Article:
October Writer of The Month – Chloe Higgins

December 6, 2013

Chloe Higgins

Chloe is a third year Creative Writing student at UOW and Co-Editor of UOW’s student magazine, Tertangala. She writes a bit of everything, but currently has a soft spot for 600 word short stories. Her work has appeared in TertangalaZPlatt (online), Kiama IndependentLake Times and on the South Coast Writers’ Centre website. Her first e-book, Copy Paste Guide – Get a Band 6 in HSC English Creative Writing, was published by an online education company, myEd Online, in December last year.

A short story and poem by her are below.
This is Bob.

(Try to imagine the man you see catching the 6:08 Western line into Sydney every morning. He’s wearing the brown plaid vest over the light brown dress shirt, with the dark brown pants. Notice his shoes too. They are supposed to be black. But he prefers brown.)

Bob is the ‘boss’ where he works. He has his own office, while the rest of them sit in back-to-back open cubicles; a coffee mug an employee bought him one year for Christmas with ‘Boss’ painted on the side; and a name plaque attached to his office door.

Bob likes an argument. Which is why he meets his daughter for lunch every Wednesday. He never lets a point go—he’s a little tenacious. Which is why he’s always late. Bob cleans his teeth three times a day (a girlfriend from his youth once told him his breath smelt) and eats a chickpea, grated beetroot, Greek fetta, tomato, cucumber and olive salad for lunch. Every day. Except Sundays, when he doesn’t have lunch because he and his wife do a bacon and egg brunch thing instead. Oh, and there’s one more thing about Bob: he always keeps a business shirt at his desk. Just in case. Although even Bob isn’t quite sure what the ‘just in case’ is, since the same shirt has been sitting there for 27 years now.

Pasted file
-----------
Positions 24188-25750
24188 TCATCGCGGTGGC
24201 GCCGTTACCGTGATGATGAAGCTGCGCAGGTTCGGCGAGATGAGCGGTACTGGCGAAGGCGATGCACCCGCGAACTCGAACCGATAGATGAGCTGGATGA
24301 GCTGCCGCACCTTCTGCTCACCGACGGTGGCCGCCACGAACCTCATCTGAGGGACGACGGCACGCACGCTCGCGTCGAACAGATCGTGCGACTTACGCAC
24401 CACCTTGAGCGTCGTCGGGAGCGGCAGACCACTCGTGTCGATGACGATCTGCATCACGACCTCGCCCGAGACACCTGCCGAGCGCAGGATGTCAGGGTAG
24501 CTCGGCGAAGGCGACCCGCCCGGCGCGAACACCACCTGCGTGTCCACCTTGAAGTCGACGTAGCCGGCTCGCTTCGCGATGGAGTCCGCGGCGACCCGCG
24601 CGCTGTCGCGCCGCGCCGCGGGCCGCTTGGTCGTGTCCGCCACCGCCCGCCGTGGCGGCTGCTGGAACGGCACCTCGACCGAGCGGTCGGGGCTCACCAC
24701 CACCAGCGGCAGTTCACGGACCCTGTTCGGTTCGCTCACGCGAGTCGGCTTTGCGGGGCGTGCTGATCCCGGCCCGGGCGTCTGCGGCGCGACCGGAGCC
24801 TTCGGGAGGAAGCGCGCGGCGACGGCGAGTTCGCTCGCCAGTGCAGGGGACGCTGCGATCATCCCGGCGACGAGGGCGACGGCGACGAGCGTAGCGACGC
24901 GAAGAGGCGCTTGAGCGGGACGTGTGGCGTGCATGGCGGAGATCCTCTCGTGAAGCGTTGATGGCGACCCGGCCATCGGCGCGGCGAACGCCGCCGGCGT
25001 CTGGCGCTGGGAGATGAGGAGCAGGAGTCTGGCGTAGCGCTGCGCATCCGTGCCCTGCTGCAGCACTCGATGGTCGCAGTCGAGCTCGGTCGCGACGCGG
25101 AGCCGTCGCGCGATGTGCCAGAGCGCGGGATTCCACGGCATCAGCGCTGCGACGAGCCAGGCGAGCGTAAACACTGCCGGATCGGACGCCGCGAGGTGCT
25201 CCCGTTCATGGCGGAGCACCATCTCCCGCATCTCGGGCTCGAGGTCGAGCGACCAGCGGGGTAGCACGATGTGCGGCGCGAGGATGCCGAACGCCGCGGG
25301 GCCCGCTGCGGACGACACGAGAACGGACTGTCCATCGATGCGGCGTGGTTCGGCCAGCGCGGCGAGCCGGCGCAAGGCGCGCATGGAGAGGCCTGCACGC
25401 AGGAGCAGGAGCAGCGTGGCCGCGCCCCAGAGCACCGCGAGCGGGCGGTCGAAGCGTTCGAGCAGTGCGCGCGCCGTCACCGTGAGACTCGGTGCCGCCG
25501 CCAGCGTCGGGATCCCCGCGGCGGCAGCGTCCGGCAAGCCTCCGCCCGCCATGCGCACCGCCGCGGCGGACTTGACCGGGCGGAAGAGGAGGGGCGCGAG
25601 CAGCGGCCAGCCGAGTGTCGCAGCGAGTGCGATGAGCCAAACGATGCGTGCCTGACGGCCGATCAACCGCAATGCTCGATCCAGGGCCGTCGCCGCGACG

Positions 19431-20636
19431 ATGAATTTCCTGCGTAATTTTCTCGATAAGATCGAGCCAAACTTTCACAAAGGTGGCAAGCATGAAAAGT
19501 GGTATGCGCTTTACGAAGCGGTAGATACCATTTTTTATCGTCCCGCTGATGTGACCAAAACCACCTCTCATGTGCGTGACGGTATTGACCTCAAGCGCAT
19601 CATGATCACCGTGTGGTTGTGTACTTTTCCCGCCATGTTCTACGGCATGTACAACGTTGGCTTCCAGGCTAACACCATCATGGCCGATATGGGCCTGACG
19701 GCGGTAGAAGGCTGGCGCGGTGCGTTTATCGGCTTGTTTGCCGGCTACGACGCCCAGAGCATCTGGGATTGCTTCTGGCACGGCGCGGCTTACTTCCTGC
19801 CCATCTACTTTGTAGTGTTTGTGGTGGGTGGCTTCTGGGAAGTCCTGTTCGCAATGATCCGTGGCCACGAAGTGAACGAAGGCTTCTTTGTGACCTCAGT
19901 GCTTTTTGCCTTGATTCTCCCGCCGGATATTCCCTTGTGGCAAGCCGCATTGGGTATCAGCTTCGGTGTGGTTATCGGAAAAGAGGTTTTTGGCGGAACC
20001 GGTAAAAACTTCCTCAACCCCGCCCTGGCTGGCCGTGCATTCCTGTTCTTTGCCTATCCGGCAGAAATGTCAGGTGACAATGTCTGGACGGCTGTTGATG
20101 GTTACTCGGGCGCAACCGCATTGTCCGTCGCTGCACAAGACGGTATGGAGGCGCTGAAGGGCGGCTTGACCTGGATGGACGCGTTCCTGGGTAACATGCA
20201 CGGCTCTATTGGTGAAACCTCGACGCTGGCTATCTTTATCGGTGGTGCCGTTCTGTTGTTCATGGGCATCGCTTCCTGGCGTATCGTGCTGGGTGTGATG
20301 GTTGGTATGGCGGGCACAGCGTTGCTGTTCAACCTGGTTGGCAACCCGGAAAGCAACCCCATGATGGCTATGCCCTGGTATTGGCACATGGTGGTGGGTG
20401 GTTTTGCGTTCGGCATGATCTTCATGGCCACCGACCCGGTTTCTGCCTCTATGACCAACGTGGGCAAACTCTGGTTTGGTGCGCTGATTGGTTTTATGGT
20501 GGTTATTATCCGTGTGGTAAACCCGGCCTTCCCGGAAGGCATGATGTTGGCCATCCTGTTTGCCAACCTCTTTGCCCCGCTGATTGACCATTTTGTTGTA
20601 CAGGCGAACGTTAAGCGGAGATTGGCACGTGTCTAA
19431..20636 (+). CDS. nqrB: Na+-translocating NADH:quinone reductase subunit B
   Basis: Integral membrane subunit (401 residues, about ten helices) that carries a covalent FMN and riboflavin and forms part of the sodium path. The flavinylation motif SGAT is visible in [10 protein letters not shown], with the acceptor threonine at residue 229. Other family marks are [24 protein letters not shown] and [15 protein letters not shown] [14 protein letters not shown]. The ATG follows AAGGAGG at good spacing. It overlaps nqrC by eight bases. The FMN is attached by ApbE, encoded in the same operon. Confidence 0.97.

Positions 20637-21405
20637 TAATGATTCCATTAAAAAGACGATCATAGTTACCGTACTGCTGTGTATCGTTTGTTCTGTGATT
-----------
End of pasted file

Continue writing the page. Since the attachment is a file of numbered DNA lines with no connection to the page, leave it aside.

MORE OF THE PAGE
As you can see, Bob is a regular kind of guy, with a regular kind of job, and a regular kind of life. His wife Mary, although very nice, is just a regular type of woman too.

Except one thing.

Bob likes polar bears. Bob has never seen a polar bear in real life, but he knows exactly what they look like. A different girlfriend in his youth once showed him a picture of one and asked if he thought it was cute. Bob said yes, and she said that was good because women only like men who have a soft side. Bob wasn’t quite sure how polar bears were related to men with soft sides, but he nodded and smiled and was very pleased with himself anyway. Then he started collecting pictures of polar bears and putting them up around his house and office. And on Saturdays, when he doesn’t have to work, and he and his wife aren’t brunching, Bob scours the television for documentaries about Greenland. Bob likes Greenland too. He’d like to go there one day and see a polar bear in real life. Which is funny. Because just the other day, a friend of Bob’s called him up, all excited, talking about Greenland and how there are polar bears there.

‘So do you want to go?’ his friend had asked Bob.

Yes! Bob had wanted to shout into the phone.

But the thing was, Bob had his 6:08 to Sydney to catch, an office to oversee, and a couple of arguments he needed to tie up. Besides, he had wondered, did they even have chickpeas in Greenland?